EppsNet Archive: Community College

Big Fishes in Small Ponds

A colleague and I are discussing an article about too many kids quitting science because they don’t think they’re smart, in which Carol Dweck, a psychologist at Stanford, says, among other things: Being a good parent has become synonymous with giving out ability praise. Parents still think this is the greatest gift they can give to their children, and as a child gets more and more insecure, they give more and more of it. And, by the way, a lot of employers and coaches have said, “My employees cannot get through the day without accolades and validation.” Even professional coaches have said they cannot give feedback without these people feeling that they’ve crushed them. We’ve created several generations now of very fragile individuals because they’ve been praised and hyped. And feel that anything but praise is devastating. My colleague mentions Malcolm Gladwell‘s book David and Goliath, in which Gladwell claims… Read more →

Teaching Computer Science: No School After Halloween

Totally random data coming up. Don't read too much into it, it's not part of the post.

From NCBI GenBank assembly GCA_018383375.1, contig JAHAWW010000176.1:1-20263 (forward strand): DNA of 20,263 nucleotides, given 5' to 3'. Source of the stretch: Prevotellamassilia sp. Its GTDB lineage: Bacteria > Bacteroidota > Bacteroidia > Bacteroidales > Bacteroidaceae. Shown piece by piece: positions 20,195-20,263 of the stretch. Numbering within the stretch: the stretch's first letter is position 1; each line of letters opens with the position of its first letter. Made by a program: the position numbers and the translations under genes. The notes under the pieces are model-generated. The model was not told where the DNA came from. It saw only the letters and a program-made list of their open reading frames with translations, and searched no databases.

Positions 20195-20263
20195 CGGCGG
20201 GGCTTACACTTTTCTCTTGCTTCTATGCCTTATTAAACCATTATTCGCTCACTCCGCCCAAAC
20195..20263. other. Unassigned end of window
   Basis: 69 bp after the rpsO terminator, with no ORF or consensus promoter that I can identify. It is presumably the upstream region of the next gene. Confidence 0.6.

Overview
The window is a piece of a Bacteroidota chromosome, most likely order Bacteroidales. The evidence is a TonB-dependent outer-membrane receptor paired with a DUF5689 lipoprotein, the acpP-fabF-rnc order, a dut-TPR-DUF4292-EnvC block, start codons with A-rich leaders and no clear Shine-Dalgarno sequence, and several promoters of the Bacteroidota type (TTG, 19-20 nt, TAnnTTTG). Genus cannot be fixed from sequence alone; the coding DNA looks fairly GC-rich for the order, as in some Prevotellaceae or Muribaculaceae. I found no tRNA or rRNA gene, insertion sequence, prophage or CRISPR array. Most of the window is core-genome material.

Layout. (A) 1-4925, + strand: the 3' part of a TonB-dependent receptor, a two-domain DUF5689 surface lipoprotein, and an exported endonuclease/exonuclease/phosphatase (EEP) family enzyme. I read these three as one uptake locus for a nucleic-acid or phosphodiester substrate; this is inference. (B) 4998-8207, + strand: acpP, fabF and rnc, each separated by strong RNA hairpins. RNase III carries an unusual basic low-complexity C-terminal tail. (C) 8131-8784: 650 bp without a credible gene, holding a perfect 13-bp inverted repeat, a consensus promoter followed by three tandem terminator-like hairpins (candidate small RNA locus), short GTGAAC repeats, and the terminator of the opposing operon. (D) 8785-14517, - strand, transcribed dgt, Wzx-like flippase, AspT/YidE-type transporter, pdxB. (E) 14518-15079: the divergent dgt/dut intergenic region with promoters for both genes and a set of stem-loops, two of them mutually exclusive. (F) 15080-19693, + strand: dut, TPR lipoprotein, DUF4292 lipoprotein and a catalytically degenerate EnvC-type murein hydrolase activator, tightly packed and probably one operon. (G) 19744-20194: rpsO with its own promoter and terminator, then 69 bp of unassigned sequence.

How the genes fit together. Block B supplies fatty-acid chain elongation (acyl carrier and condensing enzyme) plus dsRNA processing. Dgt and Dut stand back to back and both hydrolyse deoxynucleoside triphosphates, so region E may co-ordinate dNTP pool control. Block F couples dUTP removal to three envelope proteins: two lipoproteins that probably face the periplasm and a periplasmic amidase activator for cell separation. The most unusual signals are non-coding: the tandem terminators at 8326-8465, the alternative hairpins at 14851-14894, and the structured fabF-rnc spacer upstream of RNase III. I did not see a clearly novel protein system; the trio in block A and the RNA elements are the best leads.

There was no school yesterday because the Newport-Mesa Unified School District at some time in the past noticed that a lot of kids didn’t show up the day after Halloween, so they decided not to have classes on the day after Halloween. Evidently this applies even if Halloween is on a Friday, followed by two weekend days plus an extra hour on the time change. Kids still need that extra day to get ready for academics again. Some time ago, I saw a news story about kids in Indonesia who had to cross a river via a rope suspension bridge to get to school. Then the bridge partially collapsed so it looked like the photo on the right. And of course the kids are determined to get an education so they’re all basically climbing their way across the river and back every day. If the bridge collapsed completely, they’d probably… Read more →

My Family’s Guide to Failure

At a recent family gathering, someone whom I won’t name here recommended to my son, a high school senior, that he start looking for a community college to attend for a couple of years before transferring to a four-year school. “That’s a good idea,” I said. “Do you have any more good ideas? Maybe he should punch himself in the face really hard.” One of the things I love about my boy is that when he does something, he puts his heart into it. He takes on the risk of failure. The safe approach — and historically the preferred method in my family — is to do things indifferently, fail, then announce that you weren’t really trying and that you could have succeeded if you’d wanted to.” We have family members who — despite, to my knowledge, having never done or said an intelligent thing in their lives — never… Read more →